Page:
A version of this story about “The Handmaid’s Tale” first appeared in The Race Begins issue of TheWrap Emmy Magazine.
Bruce Miller isn’t blind to the fact that “The Handmaid’s Tale” is even more relevant in 2017 than when Margaret Atwood published it in 1985.
When the showrunner started drafting the first few episodes of the Hulu show, he said the presidential primary season hadn’t started yet. Then suddenly, people saying misogynistic and racist things on live TV. “I was surprised by a lot of those things that people felt,” Miller said. “It was horrible they were saying them, and it was horrible they felt comfortable enough saying them, which was even worse.”
But if anything, that made it easier to write the show, which takes place in a dystopian future state called Gilead run by religious and tyrannical fundamentalists. “It helped me to understand how someone would articulate and justify to themselves feeling this way, so it was helpful putting the script together,” he said.
The parallels between “The Handmaid’s Tale” to the current political climate are undeniable. Even Planned Parenthood, on the
“As the nation’s leading provider and advocate of reproductive health care, Planned Parenthood has seen the dire consequences for women when politicians rely on ideology rather than medical expertise in an effort to undermine women’s health and block patients from going to Planned Parenthood for care,” a spokesperson said.
Beyond the danger certain viewpoints pose towards feminist activists, Miller noted all the derogatory things being hurled at other groups.
“There were things I didn’t think people felt anymore, and all of a sudden they were saying them and people were cheering about this incredible disrespect for immigrants — all these cruelties you don’t think people have at the front of their minds,” Miller said.
He cited Vice President Mike Pence’s comments about how he avoids being alone in a room with a woman who wasn’t his wife. This implies, according to Miller, that the government isn’t just dealing with traditional values, but people who have no input from other groups at all. “It’s like a horror show when the government is doing them,” Miller said, “when it’s not just some buffoon at a table saying it.”
Miller and his whole crew noticed the parallels between Trump’s attitude toward grabbing women and a 30-year-old book about a world that doesn’t respect women. Joseph Fiennes, who plays Commander Waterford, told TheWrap that what’s happening in the world today is all laid out in the book and even called out the president himself.
“With the new administration — in terms of a commander-in-chief whose misogynistic locker room talk was shocking to me, as the most important people in my life are women… it’s kind of obnoxious,” he said. “There’s a danger in going back, and I want to go forward.”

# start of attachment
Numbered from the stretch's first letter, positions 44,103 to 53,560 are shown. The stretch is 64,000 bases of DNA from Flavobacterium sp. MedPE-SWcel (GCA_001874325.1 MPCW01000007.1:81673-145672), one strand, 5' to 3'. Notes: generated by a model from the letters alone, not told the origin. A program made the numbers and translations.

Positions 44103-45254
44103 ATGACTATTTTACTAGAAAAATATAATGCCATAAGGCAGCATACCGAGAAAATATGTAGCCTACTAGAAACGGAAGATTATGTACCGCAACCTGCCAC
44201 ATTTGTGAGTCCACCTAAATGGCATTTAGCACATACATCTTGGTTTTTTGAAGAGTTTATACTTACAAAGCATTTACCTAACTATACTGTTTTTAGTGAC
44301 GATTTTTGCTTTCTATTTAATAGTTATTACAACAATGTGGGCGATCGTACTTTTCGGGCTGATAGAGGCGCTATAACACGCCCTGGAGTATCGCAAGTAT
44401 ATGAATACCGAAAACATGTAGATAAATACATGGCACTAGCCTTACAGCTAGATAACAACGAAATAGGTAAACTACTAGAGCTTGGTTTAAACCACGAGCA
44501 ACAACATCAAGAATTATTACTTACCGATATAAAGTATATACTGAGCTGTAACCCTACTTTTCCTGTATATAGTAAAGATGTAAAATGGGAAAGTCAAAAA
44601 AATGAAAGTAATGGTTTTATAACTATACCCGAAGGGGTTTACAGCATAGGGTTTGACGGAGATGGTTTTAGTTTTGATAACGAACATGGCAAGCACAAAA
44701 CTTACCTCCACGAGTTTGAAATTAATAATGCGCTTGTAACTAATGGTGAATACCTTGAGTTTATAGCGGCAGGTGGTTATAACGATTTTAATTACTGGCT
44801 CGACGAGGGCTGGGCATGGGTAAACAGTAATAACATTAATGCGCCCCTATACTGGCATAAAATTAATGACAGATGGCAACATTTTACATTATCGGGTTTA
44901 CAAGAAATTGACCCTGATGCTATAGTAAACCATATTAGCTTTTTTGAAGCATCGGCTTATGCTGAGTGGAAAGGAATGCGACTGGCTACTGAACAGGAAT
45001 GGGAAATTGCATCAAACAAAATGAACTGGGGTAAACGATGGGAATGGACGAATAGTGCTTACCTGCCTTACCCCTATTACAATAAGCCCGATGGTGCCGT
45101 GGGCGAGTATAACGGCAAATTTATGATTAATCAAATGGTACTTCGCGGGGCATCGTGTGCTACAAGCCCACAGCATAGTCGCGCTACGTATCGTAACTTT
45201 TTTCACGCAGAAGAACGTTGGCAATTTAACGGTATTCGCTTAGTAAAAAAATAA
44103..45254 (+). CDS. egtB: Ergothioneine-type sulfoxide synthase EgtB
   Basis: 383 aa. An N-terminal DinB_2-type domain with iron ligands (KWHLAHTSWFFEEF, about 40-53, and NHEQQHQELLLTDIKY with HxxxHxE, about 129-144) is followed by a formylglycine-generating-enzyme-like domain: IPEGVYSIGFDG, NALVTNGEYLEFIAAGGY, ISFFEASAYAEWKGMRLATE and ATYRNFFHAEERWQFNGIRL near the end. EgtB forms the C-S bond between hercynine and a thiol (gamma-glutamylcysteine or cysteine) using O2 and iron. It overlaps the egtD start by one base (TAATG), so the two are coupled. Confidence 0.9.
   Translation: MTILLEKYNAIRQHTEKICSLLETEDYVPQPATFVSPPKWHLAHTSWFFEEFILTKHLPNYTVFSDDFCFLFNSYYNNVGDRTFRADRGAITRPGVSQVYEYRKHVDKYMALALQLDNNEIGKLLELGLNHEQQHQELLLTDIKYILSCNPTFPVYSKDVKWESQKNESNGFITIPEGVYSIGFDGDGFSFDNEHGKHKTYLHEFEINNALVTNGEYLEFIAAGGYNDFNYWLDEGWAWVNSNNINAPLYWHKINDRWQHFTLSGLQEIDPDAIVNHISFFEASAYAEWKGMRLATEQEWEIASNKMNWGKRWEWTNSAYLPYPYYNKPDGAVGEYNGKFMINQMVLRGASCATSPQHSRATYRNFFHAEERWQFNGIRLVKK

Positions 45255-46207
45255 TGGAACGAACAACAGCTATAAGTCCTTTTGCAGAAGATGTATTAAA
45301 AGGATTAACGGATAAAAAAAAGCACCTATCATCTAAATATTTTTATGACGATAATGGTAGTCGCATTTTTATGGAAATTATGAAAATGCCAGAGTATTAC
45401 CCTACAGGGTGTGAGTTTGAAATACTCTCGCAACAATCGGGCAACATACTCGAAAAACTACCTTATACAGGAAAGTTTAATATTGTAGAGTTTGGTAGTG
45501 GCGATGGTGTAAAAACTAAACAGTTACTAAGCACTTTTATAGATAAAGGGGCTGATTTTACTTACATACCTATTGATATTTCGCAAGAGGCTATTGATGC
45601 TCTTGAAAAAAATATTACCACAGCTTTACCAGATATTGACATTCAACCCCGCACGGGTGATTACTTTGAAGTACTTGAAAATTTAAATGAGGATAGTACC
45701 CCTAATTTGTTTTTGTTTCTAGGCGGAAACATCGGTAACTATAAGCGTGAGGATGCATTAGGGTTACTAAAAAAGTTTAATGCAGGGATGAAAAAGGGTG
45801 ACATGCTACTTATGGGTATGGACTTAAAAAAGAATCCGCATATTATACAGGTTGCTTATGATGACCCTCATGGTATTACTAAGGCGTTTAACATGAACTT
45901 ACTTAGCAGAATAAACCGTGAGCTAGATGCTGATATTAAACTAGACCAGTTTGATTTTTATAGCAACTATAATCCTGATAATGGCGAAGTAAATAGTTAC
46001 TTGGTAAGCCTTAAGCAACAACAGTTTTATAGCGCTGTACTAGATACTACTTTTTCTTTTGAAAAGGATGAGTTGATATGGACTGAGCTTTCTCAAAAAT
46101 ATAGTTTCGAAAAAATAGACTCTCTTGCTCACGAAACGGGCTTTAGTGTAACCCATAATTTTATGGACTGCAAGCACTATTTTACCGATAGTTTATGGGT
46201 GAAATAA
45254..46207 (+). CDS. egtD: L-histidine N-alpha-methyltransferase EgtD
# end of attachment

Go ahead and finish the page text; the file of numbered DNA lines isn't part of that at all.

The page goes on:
Miller and his team thought a lot about how to approach the parallels, but he said there was never a question about whether they should do so. He said the team had made the decision to be “bold and straightforward” when it came to expressing these kinds of viewpoints.
“One of the most fascinating things about the book, to me, is how much it tied a lot of different really hot-button issues together… which I thought was kind of illuminating when I read it for the very first time,” Miller said. “[It] makes it such a rich view of feminism.”
In the “ceremony” scenes, where the Commander (Fiennes) essentially rapes Offred (Elisabeth Moss) for reproduction, the producers decided to show exactly what was happening, but without going over the line into pornography or torture. The scenes aren’t graphic, with blood or nudity, but they are disturbing.
In another scene, handmaid Ofglen (Alexis Bledel) is taken into custody for engaging in an illicit affair with a woman. In order to punish her — but still keep her available for breeding purposes — the powers that be circumcised her. It’s never explicitly stated, but when Ofglen stands up and her pelvis is wrapped in bandages, you gather what has occurred.
“We tried very hard not to use this stuff for entertainment value, but use it to underline that it’s really happening,” Miller explained. He added that the team also used the examples to show the very possible consequences of a fundamentalist line of thinking.
“Someone’s got to talk about it, so let us talk about it and figure it out,” Miller concluded.
Go here to read more of The Race Begins issue of TheWrap Emmy Magazine.